Leaf spot diseases may be common. The spots are small and circular with gray centers. Leaves later turn yellow and drop. These diseases can cause premature defoliation of the bushes in summer. Pruning and removal of infected leaves is usually adequate to control these diseases.

Powdery mildew may infect the leaves with a white moldy growth that results in abnormal leaves and stem tips. A contact fungicide will control this.

Currant caterpillars may feed on the leaves and defoliate the plant. Control this insect by hand picking. Currant aphids suck the juice from the undersurface of leaves and cause reddish discoloration and crinkling of leaves. Wash the aphids from the leaves with a strong stream of water or use an insecticide recommended to control this pest. Always read the label and follow it carefully when using any pesticide.

 

Harvesting

Strip gooseberries from the branches with a glove-covered hand and process them immediately. Harvest them singly and carefully to avoid puncturing the fruit on the thorns if they are to be stored for any length of time. Harvest gooseberries for jelly when they are slightly immature.

Gooseberries sunburn easily, so store harvested fruit in the shade until you can get them into the cooler.

Pick currants singly or pick the entire cluster and strip them off just before you use them.

 

Propagation

Propagate currants and gooseberries by hardwood cuttings or by layering. Currants are usually propagated by cuttings taken during the dormant season. Use healthy one-year wood and make cuttings about eight inches long. Some gooseberry cultivars will also propagate from hardwood cuttings, but layering is usually more successful. To layer, bend the branches to the ground in the fall or spring and hold them in place with pegs. Cover the tips with soil. After one or two seasons the layers will have rooted and can be removed from the parent plant.

Mound layering is also useful for propagating larger numbers of plants. To do this, cut the parent plant back to near the ground during the dormant season. In midsummer, mound soil around the base of the plant so that the new shoots are covered for half their length. Roots will be produced on the portion of the shoot covered with soil. Remove shoots after they are well rooted.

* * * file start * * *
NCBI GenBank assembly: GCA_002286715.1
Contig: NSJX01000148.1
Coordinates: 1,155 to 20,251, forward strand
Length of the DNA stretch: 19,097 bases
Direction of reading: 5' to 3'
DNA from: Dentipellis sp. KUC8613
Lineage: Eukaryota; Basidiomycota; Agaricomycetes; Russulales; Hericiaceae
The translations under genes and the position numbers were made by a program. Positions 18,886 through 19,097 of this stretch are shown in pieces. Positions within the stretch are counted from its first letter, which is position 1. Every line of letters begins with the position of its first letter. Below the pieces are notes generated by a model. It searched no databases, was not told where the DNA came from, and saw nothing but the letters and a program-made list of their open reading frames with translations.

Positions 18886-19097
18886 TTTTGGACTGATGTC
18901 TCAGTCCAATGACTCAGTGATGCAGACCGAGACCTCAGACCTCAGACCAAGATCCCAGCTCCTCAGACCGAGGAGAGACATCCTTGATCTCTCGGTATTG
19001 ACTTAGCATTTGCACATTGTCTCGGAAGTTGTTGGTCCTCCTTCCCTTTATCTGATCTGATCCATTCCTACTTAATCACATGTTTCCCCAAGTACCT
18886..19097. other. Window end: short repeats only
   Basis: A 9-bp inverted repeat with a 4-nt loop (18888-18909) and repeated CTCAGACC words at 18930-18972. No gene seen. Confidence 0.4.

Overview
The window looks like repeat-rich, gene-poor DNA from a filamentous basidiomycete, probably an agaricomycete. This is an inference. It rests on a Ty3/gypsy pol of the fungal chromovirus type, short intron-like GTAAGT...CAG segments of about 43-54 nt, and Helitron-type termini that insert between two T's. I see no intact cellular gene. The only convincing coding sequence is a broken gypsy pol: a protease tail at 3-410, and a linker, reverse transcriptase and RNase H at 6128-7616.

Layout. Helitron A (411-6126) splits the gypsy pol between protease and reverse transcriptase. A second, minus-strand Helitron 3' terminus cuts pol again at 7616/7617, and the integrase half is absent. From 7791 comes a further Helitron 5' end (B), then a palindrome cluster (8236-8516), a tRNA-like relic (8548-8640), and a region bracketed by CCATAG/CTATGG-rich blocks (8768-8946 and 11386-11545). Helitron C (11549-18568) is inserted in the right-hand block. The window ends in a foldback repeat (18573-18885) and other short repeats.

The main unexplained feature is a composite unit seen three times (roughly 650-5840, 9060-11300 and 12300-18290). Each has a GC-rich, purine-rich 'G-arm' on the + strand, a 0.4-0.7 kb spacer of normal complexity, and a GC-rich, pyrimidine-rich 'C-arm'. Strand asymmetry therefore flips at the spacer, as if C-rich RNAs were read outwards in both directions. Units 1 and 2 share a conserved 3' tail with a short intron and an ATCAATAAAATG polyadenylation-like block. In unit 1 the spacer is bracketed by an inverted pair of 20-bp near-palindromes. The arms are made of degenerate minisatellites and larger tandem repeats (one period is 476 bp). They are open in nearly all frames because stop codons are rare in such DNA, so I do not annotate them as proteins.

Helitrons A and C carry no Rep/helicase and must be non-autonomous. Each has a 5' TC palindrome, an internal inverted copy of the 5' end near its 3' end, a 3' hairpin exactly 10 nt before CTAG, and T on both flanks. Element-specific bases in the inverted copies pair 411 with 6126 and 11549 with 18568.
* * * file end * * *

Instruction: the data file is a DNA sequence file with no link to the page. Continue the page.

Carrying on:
Illustration of a Gooseberry

 

Cultivars

Many currant and gooseberry cultivars have been in cultivation for years. Newer cultivars have been developed that have improved berry size, disease resistance, and in the case of gooseberries, fewer spines.

Currants

Perfection is an old cultivar with upright growth. Berries are red, medium-sized and borne in loose clusters.

Red Lake, the leading currant cultivar in North America, originated at the University of Minnesota. Clusters are above medium size, compact and have very large, red berries with a pleasant mild flavor and good quality. Bushes are nearly erect, and very productive. This cultivar has produced well in experimental plots at the Montana Agricultural Experiment Station, Bozeman.

Wilder, an older cultivar, produces large, dark-red, tart fruit. Plants are vigorous, spreading, productive and moderately resistant to leaf spot.

Stephens No. 9 has large, medium-red fruit borne in large clusters. The plants are spreading and productive.

White Grape is another old cultivar which is still widely grown. Fruits are green-white.

White Imperial is a newer cultivar similar to White Grape.

Minnesota 71 is a large, red-fruited cultivar of good quality, with large clusters. Plants are vigorous, spreading and productive.

Gooseberries

Pixwell berries are medium size and light red when ripe. Long stems make picking easy. Bushes are moderately vigorous and very productive at Bozeman.

Poorman is a red-fruited gooseberry cultivar that has spiny, spreading growth. Fruit are large and plants are vigorous and productive.

Welcome berries are medium-large and ripen very early. The flavor is mildly tart and the color light but dull-red. Bushes are vigorous and medium-upright. Spines are sparse, very short, weakly attached, and usually missing from older wood. This cultivar yielded well in trials at Bozeman.

Fredonia produces large, dark-red fruit on moderately vigorous, open-growing plants.

Red Jacket is nearly thornless, with large, dull-red berries.Other cultivars with reduced thorniness include Abundance, Spinefree and Captivator.